POET and Princeton Inspire Students to Design a ‘Net-Zero America’

It is clear that our world is facing severe environmental and climate problems; droughts, floods and other natural disasters become more common and more destructive each year.

We have heard goals under efforts like the Kyoto Protocol, the Paris Accord and most recently, the Clean Energy Revolution proposed by President Joe Biden. While we have made some progress, the weight of the work that remains to achieve a carbon-neutral economy looks daunting.

But at Princeton University, students are preparing to shoulder the load.

Undergraduate students at Princeton are tapping into the real-world experience of POET and other companies in the midst of the climate fight today. They are learning that it takes more than new technology to solve our world’s issues; it requires a coordinated effort across dozens of fields to find success.

Rapid Switch: The Energy Transition Challenge to a Low-Carbon Future is a small class with big aspirations. Eight students are divided into three groups, each tasked with outlining a comprehensive plan for their hypothetical company to play a role in reaching a zero-carbon economy by 2050.

More than technology

Each group in the class has an outside advisor working in the clean-energy industry today. Dave Bushong, Senior Vice President of Research at POET, is one of those advisors.

Bushong meets via videoconferencing every other week with a group of three students. Their hypothetical company is, in fact, named “POET,” but their technology converts biomass into hydrogen fuel.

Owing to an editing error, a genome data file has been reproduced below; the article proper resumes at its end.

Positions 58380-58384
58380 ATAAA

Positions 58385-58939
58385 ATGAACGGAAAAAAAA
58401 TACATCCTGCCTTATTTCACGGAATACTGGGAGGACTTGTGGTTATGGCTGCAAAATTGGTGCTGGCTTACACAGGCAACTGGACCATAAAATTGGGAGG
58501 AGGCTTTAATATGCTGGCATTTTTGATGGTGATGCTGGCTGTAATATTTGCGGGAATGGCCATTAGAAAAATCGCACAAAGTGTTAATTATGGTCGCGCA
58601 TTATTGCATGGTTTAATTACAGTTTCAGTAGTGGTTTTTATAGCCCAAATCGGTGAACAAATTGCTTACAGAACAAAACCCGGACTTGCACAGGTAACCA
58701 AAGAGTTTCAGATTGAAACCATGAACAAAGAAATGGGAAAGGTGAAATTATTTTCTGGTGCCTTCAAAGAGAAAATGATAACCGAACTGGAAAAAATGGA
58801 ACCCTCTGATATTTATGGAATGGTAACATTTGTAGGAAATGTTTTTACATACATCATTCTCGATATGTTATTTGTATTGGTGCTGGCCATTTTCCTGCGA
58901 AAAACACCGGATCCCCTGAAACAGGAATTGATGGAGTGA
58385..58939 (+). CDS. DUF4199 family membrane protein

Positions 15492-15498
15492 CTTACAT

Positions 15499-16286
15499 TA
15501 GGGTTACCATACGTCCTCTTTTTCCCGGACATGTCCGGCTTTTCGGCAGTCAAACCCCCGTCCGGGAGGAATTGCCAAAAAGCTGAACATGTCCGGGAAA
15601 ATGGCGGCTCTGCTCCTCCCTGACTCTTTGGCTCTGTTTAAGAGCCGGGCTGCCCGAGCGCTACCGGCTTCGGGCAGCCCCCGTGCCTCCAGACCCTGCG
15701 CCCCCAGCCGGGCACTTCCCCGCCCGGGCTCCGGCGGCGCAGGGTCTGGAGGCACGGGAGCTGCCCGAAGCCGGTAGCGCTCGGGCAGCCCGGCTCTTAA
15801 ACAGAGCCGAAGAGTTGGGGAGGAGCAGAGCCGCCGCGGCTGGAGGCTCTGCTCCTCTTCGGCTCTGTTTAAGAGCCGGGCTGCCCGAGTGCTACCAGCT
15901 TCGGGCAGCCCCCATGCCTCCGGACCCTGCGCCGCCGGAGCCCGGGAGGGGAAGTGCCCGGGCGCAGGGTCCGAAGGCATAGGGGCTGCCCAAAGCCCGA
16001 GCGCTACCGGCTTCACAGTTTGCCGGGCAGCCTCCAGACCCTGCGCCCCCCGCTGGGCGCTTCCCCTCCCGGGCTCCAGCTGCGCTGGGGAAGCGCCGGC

“The idea is to put them into an environment where they’re mimicking the real world in terms of trying to make a big change in the energy system.”

Eric Larson, Senior Research Engineer – Princeton University

Bushong says the technology itself is not what the exercise is about. It is about looking at a solution in a comprehensive way to factor in things like politics, stakeholder concerns and land-use issues.

“We’ve talked about biomass collection and how did we do that at (the cellulosic biofuel plant) LIBERTY,” he says. “Different stakeholders, different approaches, it’s really been a mixture of technical information kind of married up with public policy and this goal to get to net-zero carbon emissions.”

Eric Larson, Senior Research Engineer at the Andlinger Center for Energy and the Environment at Princeton University, is one of the course leaders. He says undergraduate students often do not get a practical understanding of how their course of study fits into the larger picture.

“The idea is to put them into an environment where they’re mimicking the real world in terms of trying to make a big change in the energy system,” he says.

Net-Zero America

The class is modeled on a study that Larson co-authored last year titled “Net-Zero America.” “Net-Zero America” shows how President Biden’s plan for a net-zero economy by 2050 could be accomplished.

Net-Zero America outlines five potential pathways for the U.S. to decarbonize its economy using a mix of technologies in existence today. Each scenario calls for spending in the historical range of what the U.S. spends on energy, roughly $1 trillion per year over the next decade.

Larson says in the last five years—since the Paris Accord—there has been an increased sense of concern about climate issues.